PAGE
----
Tag Archives: Socio/LingAnth
Computational Modeling of Sound Change

James Kirby – University of Edinburgh
Morgan Sonderegger – McGill University
Course time: Tuesday/Thursday 3:30-5:20 pm
2347 Mason Hall

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Decades of empirical research have led to an increasingly nuanced picture of the nature of phonetic and phonological change, incorporating insights from speech production and perception, cognitive biases, and social factors. However, there remains a significant gap between observed patterns and proposed mechanisms, in part due to the difficulty of conducting the type of controlled studies necessary to test hypotheses about historical change. Computational and mathematical models provide an alternative means by which such hypotheses can be fruitfully explored. With an eye towards Box’s dictum (all models are wrong, but some are useful), this course asks: how can computational models be useful for understanding why phonetic and phonological change occurs?  Students will study the growing and varied literature on computational and mathematical modeling of sound change that has emerged over the past decade and a half, including models of phonetic change in individuals over the lifespan, phonological change in speech communities in historical time, and lexical diffusion. Discussion topics will include the strengths and weaknesses of different approaches (e.g.simulation-based vs. mathematical models); identifying which modeling frameworks are best suited for particular types of research questions; and methodological considerations in modeling phonetic and phonological change. For this course, some background in probability theory, single-variable calculus, and/or linear algebra is helpful but not required.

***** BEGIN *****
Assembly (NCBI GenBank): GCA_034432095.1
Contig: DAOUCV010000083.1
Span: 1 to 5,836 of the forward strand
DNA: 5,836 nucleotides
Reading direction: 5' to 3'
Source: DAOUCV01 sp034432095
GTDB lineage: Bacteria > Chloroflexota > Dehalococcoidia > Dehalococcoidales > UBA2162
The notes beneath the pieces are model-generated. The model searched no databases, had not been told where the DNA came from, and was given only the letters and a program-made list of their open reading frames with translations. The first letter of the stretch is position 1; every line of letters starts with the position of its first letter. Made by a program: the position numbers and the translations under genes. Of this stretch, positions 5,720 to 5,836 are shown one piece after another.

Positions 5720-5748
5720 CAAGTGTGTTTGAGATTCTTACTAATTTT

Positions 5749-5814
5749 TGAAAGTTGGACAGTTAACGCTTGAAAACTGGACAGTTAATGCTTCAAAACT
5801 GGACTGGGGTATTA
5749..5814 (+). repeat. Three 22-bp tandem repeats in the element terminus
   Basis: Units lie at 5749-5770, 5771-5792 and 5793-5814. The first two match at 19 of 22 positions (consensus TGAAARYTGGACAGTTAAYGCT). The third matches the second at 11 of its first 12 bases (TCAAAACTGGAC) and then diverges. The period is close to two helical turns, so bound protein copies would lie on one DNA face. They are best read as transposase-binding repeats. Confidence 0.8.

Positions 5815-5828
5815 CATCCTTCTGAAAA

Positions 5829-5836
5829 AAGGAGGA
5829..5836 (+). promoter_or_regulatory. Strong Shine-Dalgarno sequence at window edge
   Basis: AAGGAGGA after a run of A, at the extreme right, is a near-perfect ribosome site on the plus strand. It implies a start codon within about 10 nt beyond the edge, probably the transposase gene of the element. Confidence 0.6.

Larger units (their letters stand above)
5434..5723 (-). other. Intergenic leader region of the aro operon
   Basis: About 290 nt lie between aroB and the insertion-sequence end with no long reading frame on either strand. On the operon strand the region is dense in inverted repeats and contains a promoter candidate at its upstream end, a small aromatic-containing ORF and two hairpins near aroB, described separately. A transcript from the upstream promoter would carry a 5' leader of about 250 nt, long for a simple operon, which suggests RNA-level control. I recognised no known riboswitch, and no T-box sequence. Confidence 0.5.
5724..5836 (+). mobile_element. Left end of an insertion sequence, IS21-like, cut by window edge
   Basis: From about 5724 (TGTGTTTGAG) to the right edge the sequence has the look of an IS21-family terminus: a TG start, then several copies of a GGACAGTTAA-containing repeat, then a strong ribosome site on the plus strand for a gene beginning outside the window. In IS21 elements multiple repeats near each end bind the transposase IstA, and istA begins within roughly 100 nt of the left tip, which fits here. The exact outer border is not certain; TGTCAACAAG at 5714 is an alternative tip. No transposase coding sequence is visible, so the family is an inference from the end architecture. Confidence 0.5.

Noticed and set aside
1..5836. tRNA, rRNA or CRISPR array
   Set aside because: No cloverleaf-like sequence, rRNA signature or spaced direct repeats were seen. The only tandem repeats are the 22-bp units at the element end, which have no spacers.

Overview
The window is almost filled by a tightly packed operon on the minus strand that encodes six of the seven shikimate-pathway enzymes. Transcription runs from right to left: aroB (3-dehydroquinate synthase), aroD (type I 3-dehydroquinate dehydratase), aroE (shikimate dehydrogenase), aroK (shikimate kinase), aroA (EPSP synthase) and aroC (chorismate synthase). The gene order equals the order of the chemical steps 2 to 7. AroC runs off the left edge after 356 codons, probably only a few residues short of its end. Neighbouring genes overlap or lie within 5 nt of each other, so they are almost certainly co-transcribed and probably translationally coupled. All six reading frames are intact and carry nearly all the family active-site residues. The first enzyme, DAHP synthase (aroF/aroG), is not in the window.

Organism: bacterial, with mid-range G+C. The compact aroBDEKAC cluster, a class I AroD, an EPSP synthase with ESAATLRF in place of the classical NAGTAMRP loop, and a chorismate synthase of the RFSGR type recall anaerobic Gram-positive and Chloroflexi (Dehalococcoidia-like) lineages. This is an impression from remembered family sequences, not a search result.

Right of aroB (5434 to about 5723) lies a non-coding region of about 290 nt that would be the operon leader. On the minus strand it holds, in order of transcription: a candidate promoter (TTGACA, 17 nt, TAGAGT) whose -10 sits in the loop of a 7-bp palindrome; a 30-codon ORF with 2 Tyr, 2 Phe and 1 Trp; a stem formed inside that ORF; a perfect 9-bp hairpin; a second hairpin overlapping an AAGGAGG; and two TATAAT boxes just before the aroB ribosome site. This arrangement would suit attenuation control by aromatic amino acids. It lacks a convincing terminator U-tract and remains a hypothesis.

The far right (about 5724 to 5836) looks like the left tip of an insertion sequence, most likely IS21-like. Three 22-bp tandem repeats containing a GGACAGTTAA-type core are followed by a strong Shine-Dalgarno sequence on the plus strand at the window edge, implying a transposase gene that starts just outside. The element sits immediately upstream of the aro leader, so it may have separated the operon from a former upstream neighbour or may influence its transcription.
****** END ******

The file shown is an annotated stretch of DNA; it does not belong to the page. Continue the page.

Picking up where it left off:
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Sociocultural Discourse Analysis

Barb Meek – University of Michigan
Susan Philips – University of Arizona
Course time: Monday/Wednesday 3:30-5:20 pm
2325 Mason Hall

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The purpose of this course is to provide training in discourse analysis that focuses on how culture is manifest in discourse practices.  Recordings of socially occurring speech render relatively ephemeral speech in a material and permanent form that gives it cultural reliability and repeatability not available in data collected through other anthropological/ethnographic research methods such as participant observation and note taking.  Topics include: 1) Research design.  When is recording useful, appropriate, and ethical; what kinds of activities will be recorded and how much material in hours will be recorded? 2) Transcription, translation and computer entry of recordings.  How to choose what to transcribe and how much to transcribe; in-field versus after-fieldwork transcription and translation; selection of transcription formats and software for coding data.  3) Analysis based on recordings, transcripts and coding of transcripts. Using the comparative method, identification of relevant units of interaction and their internal sequencing; comparison of multiple instances of the same units of interaction; comparison of multiple kinds of units of interaction and forms of talk; relating discourse analysis to other kinds of data concerning forms of local knowledge in order to make claims for sociocultural processes greater in scale than the discourse data.  4) Analysis of linguistic structures crucial to the interactional constitution of cultural processes, e.g. mood/modality; agency; evidentiality.  This will be a hands-on course involving analysis of data provided by the instructors.  This approach can serve scholars interested in how culture and language are mutually constituted through not only socially occurring speech, but also in interviews, in written records and in the media.  The planning and implementation of research in linguistic anthropology, cultural anthropology, sociolinguistics, and language change can be strengthened by greater knowledge of the theoretical and methodological underpinnings of discourse analysis.

Some experience with linguistic analysis/description is preferred, but not required.

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